Wal-Mart Stores Inc., the world’s largest retailer, is resuming normal operations at half the stores hampered by Japan’s strongest earthquake as residents struggle to find water, food and other necessities.
A dozen of Wal-Mart’s Seiyu stores in the quake-hit Sendai area are restarting full operations Monday after being limited mostly to relief efforts for two weeks, Scott Price, Wal-Mart’s Asia chief, said in an interview Sunday. Of the remaining 12 stores, 10 will be opened as soon as possible and two may take a “long time” because they’re covered in mud, he said.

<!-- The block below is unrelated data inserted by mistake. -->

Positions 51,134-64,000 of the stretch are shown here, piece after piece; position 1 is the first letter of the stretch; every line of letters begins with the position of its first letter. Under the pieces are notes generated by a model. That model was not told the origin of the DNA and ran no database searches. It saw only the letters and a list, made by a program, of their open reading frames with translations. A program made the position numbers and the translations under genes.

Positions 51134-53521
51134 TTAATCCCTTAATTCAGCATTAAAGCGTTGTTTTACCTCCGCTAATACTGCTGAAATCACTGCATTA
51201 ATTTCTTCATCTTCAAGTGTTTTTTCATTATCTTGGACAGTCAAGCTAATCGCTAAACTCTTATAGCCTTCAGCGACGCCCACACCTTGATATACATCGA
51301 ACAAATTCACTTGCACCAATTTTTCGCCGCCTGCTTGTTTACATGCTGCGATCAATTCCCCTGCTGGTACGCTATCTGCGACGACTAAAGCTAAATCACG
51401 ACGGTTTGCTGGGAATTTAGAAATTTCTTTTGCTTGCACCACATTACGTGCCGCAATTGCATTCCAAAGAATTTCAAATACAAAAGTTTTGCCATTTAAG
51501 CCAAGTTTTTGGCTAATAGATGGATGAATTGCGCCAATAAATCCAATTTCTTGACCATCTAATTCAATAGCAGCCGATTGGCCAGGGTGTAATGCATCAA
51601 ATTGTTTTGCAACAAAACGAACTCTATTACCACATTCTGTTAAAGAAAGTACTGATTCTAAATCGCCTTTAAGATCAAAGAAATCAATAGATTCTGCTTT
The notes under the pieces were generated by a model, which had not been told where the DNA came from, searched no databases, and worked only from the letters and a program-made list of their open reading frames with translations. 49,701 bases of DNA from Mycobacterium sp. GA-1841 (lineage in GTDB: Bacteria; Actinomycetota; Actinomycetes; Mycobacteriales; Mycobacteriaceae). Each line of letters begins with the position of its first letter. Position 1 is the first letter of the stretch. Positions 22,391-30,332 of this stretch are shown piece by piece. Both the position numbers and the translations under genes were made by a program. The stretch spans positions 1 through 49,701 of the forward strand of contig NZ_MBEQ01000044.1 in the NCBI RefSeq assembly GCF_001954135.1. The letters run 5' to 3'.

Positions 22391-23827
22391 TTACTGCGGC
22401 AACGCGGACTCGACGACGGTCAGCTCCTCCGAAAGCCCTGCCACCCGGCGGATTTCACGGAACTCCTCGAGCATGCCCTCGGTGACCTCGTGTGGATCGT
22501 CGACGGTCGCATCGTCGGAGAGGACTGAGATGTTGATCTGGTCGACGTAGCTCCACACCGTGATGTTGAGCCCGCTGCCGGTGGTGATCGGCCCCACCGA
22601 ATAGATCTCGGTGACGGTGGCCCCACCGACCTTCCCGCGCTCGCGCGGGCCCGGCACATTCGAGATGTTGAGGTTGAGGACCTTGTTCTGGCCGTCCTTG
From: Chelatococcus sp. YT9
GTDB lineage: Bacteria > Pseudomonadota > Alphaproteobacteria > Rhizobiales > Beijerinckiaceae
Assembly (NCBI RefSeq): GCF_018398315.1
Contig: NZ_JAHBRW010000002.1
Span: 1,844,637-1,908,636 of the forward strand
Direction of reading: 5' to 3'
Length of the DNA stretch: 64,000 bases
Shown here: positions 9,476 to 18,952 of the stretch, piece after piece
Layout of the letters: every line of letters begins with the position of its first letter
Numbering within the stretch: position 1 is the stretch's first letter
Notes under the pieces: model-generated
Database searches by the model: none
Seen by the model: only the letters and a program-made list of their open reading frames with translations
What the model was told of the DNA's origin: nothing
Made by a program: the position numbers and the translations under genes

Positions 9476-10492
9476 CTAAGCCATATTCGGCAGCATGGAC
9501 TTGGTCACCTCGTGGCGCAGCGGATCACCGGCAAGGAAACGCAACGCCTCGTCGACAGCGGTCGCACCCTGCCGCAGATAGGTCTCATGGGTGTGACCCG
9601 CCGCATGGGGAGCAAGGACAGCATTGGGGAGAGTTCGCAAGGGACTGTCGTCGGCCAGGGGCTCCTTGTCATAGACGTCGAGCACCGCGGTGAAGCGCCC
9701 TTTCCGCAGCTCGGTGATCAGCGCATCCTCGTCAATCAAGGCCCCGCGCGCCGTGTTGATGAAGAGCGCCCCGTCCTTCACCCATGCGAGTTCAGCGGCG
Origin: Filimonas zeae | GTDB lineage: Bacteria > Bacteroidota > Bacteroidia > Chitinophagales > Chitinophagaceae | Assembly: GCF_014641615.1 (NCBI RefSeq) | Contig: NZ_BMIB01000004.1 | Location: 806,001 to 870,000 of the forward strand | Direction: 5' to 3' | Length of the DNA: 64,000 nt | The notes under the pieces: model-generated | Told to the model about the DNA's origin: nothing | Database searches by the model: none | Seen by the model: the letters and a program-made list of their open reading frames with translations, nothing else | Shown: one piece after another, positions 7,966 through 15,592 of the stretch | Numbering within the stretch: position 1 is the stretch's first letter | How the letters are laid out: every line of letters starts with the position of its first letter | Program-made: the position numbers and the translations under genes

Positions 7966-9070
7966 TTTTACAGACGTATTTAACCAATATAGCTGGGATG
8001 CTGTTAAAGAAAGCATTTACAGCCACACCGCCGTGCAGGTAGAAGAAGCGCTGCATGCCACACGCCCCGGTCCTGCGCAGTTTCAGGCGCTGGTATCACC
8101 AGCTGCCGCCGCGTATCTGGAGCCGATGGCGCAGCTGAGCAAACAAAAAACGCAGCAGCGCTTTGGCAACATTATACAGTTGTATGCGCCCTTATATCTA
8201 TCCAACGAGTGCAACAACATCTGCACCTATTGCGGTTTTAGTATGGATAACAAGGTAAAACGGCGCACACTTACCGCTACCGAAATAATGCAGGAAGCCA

Retailers from Wal-Mart to 7-Eleven operator Seven & I Holdings Co. are racing to reopen stores and replenish shelves after the March 11 disaster left hundreds of thousands in the Tohoku region, northeast Japan, scrambling for shelter, food and water. The magnitude-9 earthquake and tsunami knocked out more than 1,000 stores in the Tohoku and Kanto regions, according to estimates at Goldman Sachs Group Inc.